2. Pick a password containing 15 or so random letters and numbers.

Anything less can be cracked, and anything more is overkill for a household.
Old 10-08-07, 07:54 PM
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OK, if I enable WPA, will that screw up my 360, which is wired, and my Wii & PS3, which are both wifi?

Also, how far is my wireless router sending a signal to? I live in a house, not an apartment building. Could my neighbor swipe my signal? The distance is probably 40 ft..
Old 10-08-07, 08:46 PM
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I know the Wii supports WPA encryption. I'm sure the PS3 does, as well. WPA2 is preferable over WPA but not everything supports WPA2. Some older products (and some newer ones, like the Nintendo DS) only support WEP, which is now considered a nuisance instead of a real security measure.

For WPA/WPA2, you should be given the option of what KIND of WPA and encryption. The best choice is WPA2 Personal Mixed (Backwards compatible with WPA) and TKIP-AES encryption. This will give you the most flexibility with various clients.

40' is well within range a most WiFi routers. Easiest way to see how far your signal is going is take your laptop and see how far away you can go before you lose it. My parents have a 4000' sq ft house and one router covers the entire lot. I can get strong signals from their neighbors' houses, too, which are similar size.
Old 10-08-07, 08:51 PM
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and set up MAC filtering

it's not 100% effective, but it will keep out 99% of people

WPA is usually only for the wireless part of the router. i have both and never had to set up my wired PC to work with my router even though it had wireless security on it. reason is that cat5 cable is already secure
Old 10-08-07, 09:38 PM
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By the way, after you go to all that trouble, if you forget your way long password or something corrupts your router (think Linksys) all you have to do if stick a pen point in the reset button for 10 seconds then log in as an admin. (admin being the default password).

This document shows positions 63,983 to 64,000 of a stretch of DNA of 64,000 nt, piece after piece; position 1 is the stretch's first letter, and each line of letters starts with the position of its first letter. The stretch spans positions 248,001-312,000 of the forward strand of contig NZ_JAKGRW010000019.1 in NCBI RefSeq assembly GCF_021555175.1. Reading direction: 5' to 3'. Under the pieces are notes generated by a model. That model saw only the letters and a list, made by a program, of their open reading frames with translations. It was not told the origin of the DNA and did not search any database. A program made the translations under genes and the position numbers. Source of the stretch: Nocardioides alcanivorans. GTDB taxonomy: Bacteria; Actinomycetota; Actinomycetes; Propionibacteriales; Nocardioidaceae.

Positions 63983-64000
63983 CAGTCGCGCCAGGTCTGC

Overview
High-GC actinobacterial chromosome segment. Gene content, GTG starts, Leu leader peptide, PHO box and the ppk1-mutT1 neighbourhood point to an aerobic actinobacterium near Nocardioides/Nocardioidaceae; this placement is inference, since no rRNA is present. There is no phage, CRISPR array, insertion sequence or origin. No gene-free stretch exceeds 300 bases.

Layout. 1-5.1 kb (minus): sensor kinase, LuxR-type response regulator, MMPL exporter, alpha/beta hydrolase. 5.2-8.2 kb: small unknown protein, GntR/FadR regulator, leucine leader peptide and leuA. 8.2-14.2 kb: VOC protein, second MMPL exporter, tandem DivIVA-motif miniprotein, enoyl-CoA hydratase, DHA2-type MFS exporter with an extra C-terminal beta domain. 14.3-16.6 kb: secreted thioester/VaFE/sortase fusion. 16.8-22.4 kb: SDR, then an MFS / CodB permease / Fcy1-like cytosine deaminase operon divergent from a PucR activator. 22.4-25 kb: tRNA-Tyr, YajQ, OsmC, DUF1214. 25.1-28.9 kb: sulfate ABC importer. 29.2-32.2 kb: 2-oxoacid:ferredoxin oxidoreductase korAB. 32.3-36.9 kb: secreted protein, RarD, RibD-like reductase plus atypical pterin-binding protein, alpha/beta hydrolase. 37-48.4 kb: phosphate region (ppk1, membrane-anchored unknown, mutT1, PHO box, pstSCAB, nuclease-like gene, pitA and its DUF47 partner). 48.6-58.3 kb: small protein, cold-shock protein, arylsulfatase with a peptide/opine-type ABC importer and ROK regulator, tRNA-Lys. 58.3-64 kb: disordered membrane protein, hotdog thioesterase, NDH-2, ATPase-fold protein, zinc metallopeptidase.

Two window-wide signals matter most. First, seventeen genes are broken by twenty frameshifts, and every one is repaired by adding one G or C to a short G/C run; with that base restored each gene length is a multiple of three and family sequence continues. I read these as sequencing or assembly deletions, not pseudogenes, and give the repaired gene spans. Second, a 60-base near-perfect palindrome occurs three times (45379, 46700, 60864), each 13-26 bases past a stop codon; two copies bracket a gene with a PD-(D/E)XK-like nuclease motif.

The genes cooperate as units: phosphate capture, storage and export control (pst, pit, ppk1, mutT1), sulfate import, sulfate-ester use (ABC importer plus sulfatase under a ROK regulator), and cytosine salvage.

How do I know that? Something corrupted mine, it would not recognize my password and it took six freaking calls to Linksys before a very nice intelligent girl said Oh, you have to update your firmware. Did so and all is well.

Why could rep one through five not figure that out? Maybe those indians with their scripts would have been a plus!!


Just ranting as I hate to lose an entire morning with wireless problems.


P.S.
Originally Posted by Patman
Just hope the WAP isn't capturing sensitive data from your friend's connection to it.
How would that work?
Old 10-08-07, 10:22 PM
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Originally Posted by dvdsteve2000
He lives in an apartment building & uses someone's internet connection, he's not sure who's. Is this illegal?
Make no mistake, stealing someone else's internet connection, even if they publicly announce that it's free for anyone to use, is illegal, and you will be NAILED!

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http:///www.comedycentral.com/mother...l_video=104580
Old 10-09-07, 02:14 PM
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Originally Posted by Jay G.
...stealing someone else's internet connection, even if they publicly announce that it's free for anyone to use, is illegal...
Please explain. Who in that scenario is a lawbreaker? Is it illegal for "the giver" to share the signal? Is it illegal for "the taker" to take advantage of the offer?
Old 10-09-07, 02:21 PM
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Originally Posted by jonnyquest
Please explain. Who in that scenario is a lawbreaker? Is it illegal for "the giver" to share the signal? Is it illegal for "the taker" to take advantage of the offer?
I believe that the "giver" really doesn't have permission from the internet provider to share that connection.

We had a thread on this subject a while ago...

http://forum.dvdtalk.com/showthread.php?t=370192
Old 10-09-07, 06:01 PM
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Originally Posted by al_bundy
and set up MAC filtering

it's not 100% effective, but it will keep out 99% of people

WPA is usually only for the wireless part of the router. i have both and never had to set up my wired PC to work with my router even though it had wireless security on it. reason is that cat5 cable is already secure
I dont have wireless only wired. Is there anything I need to install for a wired router? SBC tells me that my router is secure enough but i dont thing they're that tech savy to know for sure.